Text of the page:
No significant differences were measured when controlling for either gender or SES; however, the youngest age group (participants between the ages of 16 and 24) experienced relatively less recalled restoration from all nature spaces than participants in the older age groups. This finding is in keeping with previous research suggesting that restorative properties of nature may be lowest for those in their late teens. The authors speculate this may be because those in their late teens often use woodlands and natural spaces for less-restorative activities, such as getting away from adults and partying. Previous research has shown that young adults tend to find nature more restorative again as they get older, especially if they had positive experiences in nature as children.
Among activity types at all nature spaces, eating or picnicking, visiting an attraction, playing with children, or vigorous exercising were all associated with only slightly less recalled restoration than merely walking. The researchers emphasized their surprise at how relatively little direct effect the activity type had on recalled feelings of restoration. The starting point for the activity (e.g., home, work, or vacation), the distance traveled, and the mode of transportation also had no effect on restoration. This may be because 94% of visits started from home and 71% were less than five miles from the starting point; this finding highlights the importance of local green spaces.
This study provides a perspective on the restorative value of visiting nature spaces. By using a large sample size and controlling for confounds in visitor profiles and activity types, this study offers a more nuanced depiction of restorative feelings across different types of nature spaces. Limitations in prescreening, however, mean that this study lacks the data about visitors' emotional states prior to visiting nature spaces, which might influence the findings. Additionally, study participants are self-selecting the nature visits, meaning that the participants who might most benefit from restorative nature experiences are precisely the ones who spend time in such spaces. Restorative feelings were also only measured for one visit, meaning there could be differences in restorative feelings from multiple visits to such natural spaces. Overall, this study provides a more precise link between nature visits and restorative health benefits, which could influence policy makers in deciding which types of nature spaces receive funding or attention for maintenance. Outdoor and health educators could also use study findings to better advise individuals on the best practices in engaging with nature spaces for restorative purposes.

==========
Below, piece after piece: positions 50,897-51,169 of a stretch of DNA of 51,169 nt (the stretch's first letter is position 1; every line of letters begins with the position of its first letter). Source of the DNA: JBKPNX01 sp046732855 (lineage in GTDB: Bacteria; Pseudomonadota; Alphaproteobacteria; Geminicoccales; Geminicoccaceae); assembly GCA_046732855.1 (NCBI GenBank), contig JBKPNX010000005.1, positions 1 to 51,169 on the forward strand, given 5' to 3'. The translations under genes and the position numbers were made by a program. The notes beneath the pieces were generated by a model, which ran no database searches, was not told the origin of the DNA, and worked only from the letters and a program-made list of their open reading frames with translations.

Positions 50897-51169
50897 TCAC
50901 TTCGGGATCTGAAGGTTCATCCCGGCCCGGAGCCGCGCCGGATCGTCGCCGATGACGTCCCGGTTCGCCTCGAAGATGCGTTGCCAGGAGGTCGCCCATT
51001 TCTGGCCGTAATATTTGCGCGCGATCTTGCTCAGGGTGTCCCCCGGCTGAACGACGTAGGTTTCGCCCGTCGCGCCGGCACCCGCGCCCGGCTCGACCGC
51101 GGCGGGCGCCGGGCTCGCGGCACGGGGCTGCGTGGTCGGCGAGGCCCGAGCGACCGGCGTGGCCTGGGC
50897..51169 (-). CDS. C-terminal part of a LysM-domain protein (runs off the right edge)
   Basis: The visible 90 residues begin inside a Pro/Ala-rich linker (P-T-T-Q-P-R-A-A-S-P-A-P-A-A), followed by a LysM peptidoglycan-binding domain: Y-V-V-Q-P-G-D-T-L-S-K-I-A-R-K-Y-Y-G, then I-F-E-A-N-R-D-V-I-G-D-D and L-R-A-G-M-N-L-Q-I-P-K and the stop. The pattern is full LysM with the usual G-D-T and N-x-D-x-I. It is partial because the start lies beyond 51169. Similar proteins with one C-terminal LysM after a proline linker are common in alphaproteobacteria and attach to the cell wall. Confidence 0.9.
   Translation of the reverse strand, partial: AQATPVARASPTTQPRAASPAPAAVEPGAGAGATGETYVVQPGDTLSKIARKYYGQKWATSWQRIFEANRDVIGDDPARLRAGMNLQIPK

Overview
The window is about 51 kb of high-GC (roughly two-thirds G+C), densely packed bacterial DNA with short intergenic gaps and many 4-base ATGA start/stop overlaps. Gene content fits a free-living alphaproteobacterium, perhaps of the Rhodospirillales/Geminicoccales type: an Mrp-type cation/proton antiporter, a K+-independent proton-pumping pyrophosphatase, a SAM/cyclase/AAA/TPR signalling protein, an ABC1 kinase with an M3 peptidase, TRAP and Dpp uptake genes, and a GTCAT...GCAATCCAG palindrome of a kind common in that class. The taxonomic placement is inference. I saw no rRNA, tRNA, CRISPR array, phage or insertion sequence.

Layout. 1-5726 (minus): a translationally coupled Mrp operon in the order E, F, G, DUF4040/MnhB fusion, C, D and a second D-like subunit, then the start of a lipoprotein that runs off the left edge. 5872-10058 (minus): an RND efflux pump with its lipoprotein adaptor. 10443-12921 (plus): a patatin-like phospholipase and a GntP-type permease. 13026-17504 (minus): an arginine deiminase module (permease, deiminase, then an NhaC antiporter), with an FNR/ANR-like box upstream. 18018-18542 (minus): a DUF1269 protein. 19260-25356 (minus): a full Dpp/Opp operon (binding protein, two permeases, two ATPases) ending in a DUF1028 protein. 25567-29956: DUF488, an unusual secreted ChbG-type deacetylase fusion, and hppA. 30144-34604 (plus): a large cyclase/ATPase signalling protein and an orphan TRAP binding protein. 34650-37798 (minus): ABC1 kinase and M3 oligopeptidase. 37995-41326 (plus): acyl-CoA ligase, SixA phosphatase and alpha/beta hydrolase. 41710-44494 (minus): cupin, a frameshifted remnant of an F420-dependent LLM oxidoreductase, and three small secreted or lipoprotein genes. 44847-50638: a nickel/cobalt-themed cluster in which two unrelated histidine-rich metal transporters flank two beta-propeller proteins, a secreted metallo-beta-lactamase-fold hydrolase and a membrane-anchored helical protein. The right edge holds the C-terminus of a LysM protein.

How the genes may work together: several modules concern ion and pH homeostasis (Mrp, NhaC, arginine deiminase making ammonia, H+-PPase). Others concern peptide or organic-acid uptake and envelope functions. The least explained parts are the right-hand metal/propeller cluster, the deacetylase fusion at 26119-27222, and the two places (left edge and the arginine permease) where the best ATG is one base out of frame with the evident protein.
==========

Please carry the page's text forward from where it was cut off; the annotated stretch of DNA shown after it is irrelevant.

The Bottom Line
<p>Intuitively, people have long believed that taking the time out of a busy schedule to visit a natural space may have restorative health benefits; recently, an increasing number of studies are supporting this assertion. Although the type of activity that people do outside—such as casually walking, vigorously exercising, or leisurely picnicking—seems to have little effect on the overall sense of restoration that they derive, the type of natural area visited does seem to be important. Certain types of natural areas may offer more restorative benefits than others. Coastal areas, for example, may engender more restorative feelings, while urban green spaces may produce relatively less (although still a significant amount). Yet, despite these differences, urban green spaces remain essential—and are perhaps growing in importance— because of the increasing numbers of people who live in urban areas and, therefore, the enhanced proximity of these urban green spaces.</p>